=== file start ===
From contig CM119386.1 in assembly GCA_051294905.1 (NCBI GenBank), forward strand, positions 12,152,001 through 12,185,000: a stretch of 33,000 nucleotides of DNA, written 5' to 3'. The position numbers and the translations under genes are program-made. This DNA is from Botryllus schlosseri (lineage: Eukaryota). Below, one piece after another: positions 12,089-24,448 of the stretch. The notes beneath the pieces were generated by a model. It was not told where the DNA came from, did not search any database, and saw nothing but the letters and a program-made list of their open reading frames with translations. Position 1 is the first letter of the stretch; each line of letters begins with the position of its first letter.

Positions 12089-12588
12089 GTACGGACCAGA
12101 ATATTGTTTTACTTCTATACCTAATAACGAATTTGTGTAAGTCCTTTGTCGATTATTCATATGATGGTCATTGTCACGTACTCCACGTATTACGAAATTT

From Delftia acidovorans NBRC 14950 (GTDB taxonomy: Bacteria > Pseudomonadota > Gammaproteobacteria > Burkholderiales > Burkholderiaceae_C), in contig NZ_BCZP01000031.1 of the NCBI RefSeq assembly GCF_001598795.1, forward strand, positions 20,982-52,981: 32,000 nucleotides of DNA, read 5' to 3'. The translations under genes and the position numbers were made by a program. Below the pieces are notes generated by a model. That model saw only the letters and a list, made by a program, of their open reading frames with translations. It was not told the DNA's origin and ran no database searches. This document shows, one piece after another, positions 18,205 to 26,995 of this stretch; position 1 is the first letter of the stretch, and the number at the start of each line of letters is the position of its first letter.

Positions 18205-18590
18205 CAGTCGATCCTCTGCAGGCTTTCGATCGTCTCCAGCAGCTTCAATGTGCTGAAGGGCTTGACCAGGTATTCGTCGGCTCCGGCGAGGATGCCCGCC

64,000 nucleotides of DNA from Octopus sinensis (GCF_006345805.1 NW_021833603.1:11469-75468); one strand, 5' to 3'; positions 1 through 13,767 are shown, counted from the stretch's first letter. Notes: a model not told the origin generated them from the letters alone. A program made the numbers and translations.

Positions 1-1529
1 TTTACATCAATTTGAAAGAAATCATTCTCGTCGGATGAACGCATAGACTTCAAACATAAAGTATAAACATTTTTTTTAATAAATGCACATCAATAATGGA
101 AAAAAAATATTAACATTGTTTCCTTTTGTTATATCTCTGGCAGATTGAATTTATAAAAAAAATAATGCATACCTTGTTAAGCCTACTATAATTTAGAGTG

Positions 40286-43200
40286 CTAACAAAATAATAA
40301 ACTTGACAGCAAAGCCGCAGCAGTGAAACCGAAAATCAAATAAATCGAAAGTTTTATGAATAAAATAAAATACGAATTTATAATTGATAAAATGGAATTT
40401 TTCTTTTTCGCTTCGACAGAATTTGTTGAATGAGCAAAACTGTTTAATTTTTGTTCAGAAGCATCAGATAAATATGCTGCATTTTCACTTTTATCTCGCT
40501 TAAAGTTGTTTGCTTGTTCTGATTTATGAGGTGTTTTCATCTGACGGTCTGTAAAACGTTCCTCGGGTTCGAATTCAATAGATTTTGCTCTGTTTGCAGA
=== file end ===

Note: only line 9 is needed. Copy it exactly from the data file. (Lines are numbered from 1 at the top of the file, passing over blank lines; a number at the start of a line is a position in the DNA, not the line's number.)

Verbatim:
Positions 1-1529